Andy Coolquitt, no I didn’t go to any museums here I hate museums museums are just stores that charge you to come in there are lots of free museums here but they have names like real stores (detail), 2012.
Plexiglas, carpet, wood, metal, wire, light bulbs, paint, paper, polyester, plastic, and found objects. 96 x 120 x 72 inches.
Artwork © Andy Coolquitt. Courtesy the artist and Lisa Cooley, New York. Image courtesy Andy Coolquitt. Photograph by Ben Aqua.
The Pathway of the Contemporary Austin’s Strange Pilgrims
Upon the completion of my first reading of Gabriel García Márquez’s short story collection Strange Pilgrims, at the tender age of 17, I closed the back cover and felt myself pitch forward into a barrage of questions. How could an author put so many of his character in harm’s way? Leave their fate to chance? Resolve close to nothing? I felt the stories, though beautiful and intricate, were unbalanced in their lack of closure. I buried the book away and only dug it out recently, when I heard The Contemporary Austin would be launching a multi-location exhibition bearing the same title as Márquez’s collection.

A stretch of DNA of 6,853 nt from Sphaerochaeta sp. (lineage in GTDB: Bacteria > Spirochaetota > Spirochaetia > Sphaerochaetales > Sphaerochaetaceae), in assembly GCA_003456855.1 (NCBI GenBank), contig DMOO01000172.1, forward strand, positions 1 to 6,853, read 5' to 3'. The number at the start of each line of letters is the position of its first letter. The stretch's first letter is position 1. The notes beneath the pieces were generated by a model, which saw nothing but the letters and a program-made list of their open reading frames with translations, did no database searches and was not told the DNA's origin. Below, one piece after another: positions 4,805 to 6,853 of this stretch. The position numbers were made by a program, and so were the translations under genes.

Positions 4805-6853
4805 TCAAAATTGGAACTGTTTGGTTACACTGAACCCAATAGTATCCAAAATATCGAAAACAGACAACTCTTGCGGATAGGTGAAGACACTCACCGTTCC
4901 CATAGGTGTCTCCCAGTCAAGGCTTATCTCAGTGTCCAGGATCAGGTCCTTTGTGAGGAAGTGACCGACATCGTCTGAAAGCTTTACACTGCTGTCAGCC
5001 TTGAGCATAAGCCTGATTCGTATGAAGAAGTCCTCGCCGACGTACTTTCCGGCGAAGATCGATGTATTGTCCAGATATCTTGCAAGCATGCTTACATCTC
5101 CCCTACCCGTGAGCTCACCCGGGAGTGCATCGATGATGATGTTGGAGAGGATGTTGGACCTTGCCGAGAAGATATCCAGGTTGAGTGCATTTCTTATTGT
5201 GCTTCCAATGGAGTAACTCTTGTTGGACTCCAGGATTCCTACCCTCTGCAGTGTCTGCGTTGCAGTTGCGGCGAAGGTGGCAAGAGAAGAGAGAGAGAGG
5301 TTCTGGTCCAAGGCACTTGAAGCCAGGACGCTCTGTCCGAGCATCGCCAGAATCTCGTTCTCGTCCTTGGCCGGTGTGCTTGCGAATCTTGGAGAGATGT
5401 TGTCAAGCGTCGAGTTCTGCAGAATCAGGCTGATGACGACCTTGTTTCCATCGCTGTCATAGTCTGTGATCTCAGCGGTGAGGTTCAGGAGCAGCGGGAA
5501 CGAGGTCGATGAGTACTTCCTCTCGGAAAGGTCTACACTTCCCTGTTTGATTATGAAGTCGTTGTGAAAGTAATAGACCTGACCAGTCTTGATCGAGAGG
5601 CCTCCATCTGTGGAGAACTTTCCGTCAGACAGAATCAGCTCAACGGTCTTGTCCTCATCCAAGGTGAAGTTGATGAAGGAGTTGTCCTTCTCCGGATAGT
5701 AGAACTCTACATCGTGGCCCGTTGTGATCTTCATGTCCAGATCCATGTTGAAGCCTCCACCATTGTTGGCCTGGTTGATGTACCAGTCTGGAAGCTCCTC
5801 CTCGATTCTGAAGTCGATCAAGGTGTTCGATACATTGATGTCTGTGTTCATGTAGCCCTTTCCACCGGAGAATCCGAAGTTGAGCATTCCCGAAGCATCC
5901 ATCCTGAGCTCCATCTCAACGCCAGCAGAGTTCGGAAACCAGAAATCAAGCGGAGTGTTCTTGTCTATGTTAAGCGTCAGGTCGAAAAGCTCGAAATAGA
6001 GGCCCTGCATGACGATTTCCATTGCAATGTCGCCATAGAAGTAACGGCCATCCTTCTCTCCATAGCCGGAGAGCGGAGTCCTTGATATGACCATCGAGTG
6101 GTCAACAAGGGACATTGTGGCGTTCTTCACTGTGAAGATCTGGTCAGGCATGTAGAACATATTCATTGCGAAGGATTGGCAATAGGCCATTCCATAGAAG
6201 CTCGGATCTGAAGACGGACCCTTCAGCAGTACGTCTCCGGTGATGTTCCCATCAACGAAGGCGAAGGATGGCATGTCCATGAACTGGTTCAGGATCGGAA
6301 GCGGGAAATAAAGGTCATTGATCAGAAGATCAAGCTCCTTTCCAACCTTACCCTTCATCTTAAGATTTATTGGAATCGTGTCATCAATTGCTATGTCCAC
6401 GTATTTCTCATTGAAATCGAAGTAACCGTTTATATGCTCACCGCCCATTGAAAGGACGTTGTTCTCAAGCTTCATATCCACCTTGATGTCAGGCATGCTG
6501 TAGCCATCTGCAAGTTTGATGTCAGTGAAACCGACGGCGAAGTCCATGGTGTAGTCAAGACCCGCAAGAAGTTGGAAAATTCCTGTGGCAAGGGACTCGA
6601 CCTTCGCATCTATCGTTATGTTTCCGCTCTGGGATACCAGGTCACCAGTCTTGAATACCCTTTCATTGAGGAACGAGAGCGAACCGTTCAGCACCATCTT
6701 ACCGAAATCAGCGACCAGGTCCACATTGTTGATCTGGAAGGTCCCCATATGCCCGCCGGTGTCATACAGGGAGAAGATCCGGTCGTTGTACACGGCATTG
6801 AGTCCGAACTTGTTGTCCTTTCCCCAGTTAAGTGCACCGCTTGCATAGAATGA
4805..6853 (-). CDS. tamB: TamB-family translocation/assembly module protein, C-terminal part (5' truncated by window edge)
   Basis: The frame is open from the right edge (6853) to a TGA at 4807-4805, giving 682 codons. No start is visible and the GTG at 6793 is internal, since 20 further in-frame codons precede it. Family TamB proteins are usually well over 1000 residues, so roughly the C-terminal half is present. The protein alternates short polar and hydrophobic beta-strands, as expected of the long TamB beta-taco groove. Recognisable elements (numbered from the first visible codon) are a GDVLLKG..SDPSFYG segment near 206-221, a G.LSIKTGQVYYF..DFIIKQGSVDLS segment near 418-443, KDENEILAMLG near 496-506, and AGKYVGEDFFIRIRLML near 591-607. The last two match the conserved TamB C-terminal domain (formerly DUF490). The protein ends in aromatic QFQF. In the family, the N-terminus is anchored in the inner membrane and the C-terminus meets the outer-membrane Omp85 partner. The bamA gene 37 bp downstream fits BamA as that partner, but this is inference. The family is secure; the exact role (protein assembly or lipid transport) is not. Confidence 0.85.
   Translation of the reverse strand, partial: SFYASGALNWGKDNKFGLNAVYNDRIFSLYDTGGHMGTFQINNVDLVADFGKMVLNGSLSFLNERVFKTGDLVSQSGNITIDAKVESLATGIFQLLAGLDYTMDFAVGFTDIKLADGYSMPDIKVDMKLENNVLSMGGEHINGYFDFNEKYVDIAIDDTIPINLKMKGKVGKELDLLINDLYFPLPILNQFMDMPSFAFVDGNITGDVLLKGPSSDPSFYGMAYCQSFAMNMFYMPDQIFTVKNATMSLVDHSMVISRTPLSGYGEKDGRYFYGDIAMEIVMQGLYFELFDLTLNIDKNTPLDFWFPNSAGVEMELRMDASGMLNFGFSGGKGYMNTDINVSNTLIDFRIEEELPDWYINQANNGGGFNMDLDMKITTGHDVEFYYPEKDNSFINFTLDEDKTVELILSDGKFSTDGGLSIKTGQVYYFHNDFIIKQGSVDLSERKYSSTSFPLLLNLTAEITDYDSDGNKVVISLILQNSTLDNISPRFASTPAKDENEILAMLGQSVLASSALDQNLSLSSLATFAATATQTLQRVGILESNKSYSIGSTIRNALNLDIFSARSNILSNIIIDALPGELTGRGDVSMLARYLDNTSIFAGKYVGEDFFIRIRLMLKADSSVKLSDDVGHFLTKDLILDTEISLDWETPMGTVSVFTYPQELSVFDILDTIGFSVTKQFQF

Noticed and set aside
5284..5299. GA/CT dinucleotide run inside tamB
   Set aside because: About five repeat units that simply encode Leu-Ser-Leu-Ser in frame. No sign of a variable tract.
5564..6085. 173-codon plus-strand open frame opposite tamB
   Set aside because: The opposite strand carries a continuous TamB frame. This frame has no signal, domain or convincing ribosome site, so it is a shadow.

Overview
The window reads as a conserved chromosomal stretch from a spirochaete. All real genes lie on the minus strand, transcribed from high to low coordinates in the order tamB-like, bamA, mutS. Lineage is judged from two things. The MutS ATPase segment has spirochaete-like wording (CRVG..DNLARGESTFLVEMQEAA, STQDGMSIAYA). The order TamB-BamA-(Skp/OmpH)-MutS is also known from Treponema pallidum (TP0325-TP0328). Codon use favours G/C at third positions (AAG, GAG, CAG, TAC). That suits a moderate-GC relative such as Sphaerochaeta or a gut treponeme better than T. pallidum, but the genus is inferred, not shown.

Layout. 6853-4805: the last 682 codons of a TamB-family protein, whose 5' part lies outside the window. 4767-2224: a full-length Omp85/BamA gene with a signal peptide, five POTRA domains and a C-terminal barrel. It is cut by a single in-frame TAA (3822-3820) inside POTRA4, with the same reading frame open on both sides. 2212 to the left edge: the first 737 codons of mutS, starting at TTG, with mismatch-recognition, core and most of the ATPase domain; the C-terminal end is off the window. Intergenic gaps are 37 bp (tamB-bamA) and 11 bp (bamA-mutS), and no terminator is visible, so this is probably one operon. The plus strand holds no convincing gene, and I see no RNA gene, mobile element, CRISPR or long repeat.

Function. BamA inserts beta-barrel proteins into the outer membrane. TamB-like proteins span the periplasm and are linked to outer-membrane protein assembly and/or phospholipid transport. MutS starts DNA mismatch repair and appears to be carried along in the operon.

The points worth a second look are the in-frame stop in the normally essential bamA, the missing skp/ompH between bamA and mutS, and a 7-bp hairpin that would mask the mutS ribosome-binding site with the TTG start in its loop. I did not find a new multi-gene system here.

Revisiting the work nearly a decade later, the once-abrasive shock of fluid character arcs no longer produced the same sting, though emotional footing is a difficult commodity to come by within Márquez’s texts. Instead, his characters often find themselves thrust into moments of heightened drama. A President waits in exile. Maria dos Prazeres dreams of her impending death. Billy Sanchez worries about his injured wife in a Parisian hospital. Disassociated anxiety bleeds from story to story within Strange Pilgrims, with many narratives petering off without ever finding these desolate souls a safe harbor. Their disquiet goes unanswered and the trauma’s long-term effects rarely come to life. Just as quickly as Márquez’s storms brew, they abate.